August 2017 Reading Review

My August 2017 reading review will be a lot shorter than last month’s because instead of reading ten books I only read five. Though, to be fair, if you add two of the books I read this month together, it comes in at close to 2000 pages. So, you know. That’s something! Bloody Stephen King…

Different editions of It by Stephen King | August 2017 reading review

August 2017 Reading Review
It by Stephen King [GR]
I read this book in a week. Yep, you read that right. I smashed through 1168 pages in seven days. It was a huge effort, and one of the most intense reading experiences of my life. This book is a glorious, entertaining, frightful mess and I mean that in the nicest possible way. There’s not a whole lot more I can say that you wouldn’t already know about this book but for me, Pennywise wasn’t the scariest part, though it definitely was present in the scene I found creepiest. It was most unsettling during the children’s section in the 1950s when they felt like the adults were oblivious to what was going on. I know how the feeling of being isolated as a child, but fortunately I wasn’t battling a centuries-old demon. 5★


Detours by Tim Rogers [GR]
I’m not a massive You Am I fan but that didn’t stop me from devouring this gem of a literary memoir from Aussie rock legend Tim Rogers. In all honesty, I probably wouldn’t have read this book if it weren’t for podcast prep (you can check out Tim’s episode here) but I’m so glad I did. As Tim says in the podcast, this isn’t the tell-all, no holds barred story of life in a band. If you buy him a beer at a pub, he’ll tell you that story himself. This is a series of vignettes about his life and how he sees the world, and they’re a perfect blend of happy, sad, uplifting, and downright heartbreaking storytelling. Tim is at once just like us and not like us at all, and it’s a privilege to get a glimpse into his beautiful, troubled mind. 4★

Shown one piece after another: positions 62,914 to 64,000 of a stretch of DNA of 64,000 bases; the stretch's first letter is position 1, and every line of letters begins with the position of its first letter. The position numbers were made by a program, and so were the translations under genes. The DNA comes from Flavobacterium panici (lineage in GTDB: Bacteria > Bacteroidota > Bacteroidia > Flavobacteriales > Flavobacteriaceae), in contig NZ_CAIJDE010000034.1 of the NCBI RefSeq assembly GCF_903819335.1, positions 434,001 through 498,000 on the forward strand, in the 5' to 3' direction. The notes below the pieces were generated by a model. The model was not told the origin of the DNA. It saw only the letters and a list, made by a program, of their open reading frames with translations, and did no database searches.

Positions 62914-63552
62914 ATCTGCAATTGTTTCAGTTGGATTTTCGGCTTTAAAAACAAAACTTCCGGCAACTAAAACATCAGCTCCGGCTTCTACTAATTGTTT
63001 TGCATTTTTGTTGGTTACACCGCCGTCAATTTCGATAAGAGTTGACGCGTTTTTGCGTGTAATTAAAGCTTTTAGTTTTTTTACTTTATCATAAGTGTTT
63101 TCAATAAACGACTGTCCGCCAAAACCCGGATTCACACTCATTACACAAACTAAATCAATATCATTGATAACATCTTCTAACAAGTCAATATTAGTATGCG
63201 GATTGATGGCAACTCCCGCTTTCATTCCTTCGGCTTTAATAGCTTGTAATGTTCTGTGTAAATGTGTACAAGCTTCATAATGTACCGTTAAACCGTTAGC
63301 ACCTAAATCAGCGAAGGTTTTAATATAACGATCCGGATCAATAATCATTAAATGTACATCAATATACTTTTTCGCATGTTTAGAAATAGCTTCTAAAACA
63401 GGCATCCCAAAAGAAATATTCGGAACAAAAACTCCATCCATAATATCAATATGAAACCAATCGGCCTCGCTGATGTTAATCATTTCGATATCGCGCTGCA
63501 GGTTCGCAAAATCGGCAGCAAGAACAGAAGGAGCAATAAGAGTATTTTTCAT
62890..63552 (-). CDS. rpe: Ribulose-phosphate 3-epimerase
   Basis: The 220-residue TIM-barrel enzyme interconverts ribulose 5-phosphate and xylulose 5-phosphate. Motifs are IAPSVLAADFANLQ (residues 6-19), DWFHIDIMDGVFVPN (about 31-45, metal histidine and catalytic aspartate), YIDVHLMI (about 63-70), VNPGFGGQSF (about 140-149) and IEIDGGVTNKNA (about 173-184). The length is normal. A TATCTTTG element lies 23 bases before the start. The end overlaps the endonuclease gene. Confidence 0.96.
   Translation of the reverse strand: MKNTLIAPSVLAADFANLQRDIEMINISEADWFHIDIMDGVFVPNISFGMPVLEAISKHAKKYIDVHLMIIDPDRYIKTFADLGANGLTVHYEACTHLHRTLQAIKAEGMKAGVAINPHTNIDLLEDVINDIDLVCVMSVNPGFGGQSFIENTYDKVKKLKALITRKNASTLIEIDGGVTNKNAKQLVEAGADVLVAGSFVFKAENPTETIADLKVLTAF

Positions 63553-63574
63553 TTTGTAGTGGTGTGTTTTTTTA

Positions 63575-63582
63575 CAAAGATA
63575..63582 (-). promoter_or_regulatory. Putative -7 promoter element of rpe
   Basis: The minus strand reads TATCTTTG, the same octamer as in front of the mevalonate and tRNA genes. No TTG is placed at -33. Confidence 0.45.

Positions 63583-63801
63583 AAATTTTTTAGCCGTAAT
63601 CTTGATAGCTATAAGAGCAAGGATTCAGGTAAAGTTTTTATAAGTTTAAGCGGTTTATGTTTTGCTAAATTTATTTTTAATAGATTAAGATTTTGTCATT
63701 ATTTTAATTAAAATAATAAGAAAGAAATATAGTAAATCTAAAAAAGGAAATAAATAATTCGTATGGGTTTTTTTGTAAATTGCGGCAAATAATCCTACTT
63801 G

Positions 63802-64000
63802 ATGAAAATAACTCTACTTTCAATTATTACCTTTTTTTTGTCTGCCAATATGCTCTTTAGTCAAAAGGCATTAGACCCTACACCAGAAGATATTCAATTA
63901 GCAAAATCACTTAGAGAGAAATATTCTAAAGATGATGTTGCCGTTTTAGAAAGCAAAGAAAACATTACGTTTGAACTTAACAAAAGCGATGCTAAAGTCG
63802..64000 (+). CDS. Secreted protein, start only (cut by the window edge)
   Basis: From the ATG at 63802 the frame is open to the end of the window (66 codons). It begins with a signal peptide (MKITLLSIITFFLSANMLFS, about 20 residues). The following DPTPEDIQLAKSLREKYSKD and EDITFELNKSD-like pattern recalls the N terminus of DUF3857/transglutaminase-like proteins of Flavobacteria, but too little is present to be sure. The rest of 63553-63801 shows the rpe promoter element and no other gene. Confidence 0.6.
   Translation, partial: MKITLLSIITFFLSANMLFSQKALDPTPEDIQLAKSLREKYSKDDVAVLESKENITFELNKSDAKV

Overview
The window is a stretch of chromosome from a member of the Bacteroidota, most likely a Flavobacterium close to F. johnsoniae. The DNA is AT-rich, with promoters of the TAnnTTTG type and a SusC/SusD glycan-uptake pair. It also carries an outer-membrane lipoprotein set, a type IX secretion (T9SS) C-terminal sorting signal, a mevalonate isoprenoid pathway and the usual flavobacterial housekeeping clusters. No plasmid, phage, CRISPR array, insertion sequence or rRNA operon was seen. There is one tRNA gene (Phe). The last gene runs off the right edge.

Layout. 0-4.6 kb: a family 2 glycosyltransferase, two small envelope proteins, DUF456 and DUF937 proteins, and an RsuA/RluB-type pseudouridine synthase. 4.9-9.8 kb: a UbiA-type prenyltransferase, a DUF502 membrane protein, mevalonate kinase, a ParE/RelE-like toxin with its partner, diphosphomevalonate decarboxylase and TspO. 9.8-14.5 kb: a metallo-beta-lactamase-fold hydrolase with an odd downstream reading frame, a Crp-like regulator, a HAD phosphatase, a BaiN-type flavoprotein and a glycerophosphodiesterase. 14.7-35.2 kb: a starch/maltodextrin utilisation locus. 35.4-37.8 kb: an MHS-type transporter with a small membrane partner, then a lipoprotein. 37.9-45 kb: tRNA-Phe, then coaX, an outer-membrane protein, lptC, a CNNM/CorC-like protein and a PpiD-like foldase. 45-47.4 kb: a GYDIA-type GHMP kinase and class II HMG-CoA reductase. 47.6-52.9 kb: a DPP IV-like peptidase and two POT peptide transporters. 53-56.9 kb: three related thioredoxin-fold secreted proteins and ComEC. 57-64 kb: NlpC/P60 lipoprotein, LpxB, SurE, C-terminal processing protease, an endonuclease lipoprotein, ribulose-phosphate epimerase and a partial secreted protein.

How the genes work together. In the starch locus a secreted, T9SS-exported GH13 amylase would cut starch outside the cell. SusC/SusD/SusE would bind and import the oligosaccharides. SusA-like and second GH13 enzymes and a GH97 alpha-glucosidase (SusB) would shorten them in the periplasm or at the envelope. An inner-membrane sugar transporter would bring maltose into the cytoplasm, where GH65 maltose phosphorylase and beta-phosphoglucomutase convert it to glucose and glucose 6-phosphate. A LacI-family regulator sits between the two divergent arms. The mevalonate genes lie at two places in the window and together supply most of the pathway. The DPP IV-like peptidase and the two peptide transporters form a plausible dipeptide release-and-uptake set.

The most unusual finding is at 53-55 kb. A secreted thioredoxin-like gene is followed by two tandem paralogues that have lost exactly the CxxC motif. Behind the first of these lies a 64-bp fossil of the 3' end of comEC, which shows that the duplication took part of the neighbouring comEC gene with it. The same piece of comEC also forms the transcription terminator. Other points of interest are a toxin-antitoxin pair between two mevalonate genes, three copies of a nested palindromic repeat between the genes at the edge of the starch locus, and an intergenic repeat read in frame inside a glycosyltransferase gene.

Worth Fighting For by Dana Vulin [GR]
The horrific attack on Dana Vulin was national news five years ago–Dana was set alight in her own home by a mentally ill woman who believed Dana was having an affair with her estranged husband. Miraculously, Dana survived but her journey was far from over. This book was both the heaviest and most uplifting book I’ve read this year. Dana has endured unthinkable pain and trauma, and yet she has risen above all of it to survive and thrive. Her message is one of love, not hate, and it’s impossible not to be inspired by her positivity and above all else her ability to forgive.  4★


Sleeping Beauties by Stephen King and Owen King [GR]
I was beyond lucky to be one of the first people in Australia to read this book, and it’s really, really good. I haven’t read a new Stephen King epic since Under the Dome was published in 2009 and I loved every minute of devouring this novel. It’s a smart and entertaining book, and I attribute the former to the younger King and the latter to the older. Either that or Stephen is just 100% done with US politics and he no longer cares how political his books get. The political and social commentary in this book is not subtle but to me, at no point did it feel like they were forcing a particular ideology down my throat. The character list is long and slightly cumbersome to begin with, but as with any Stephen King epic you get the hang of it after a while. I suspect this book will be a bit divisive, so I look forward to hearing what other readers think of it. 4★


You be Mother by Meg Mason [GR]
After a King-heavy month, this book was a welcome relief. I identified with the main character, Abi, in many ways. She moves to Sydney (albeit from London, whereas I moved from just up the road in Brisbane) after unexpectedly falling pregnant to an exchange student, and really struggles with homesickness and loneliness. I suffered this as well, and still do to a certain extent at times, and I was on Abi’s side from the start. Her journey is full of ups and downs. She navigates new motherhood, mostly alone, she finds it hard to make friends, she struggles with her partner’s mother, and when she does finally make a good friend the situation becomes more complicated than anyone ever imagined. It’s a fun, light read that was a fun way to end the month. 4★


All in all a strong but slow month of reading. I hope September will be better, or else I won’t have a chance of reaching my Goodreads target of 90 books!
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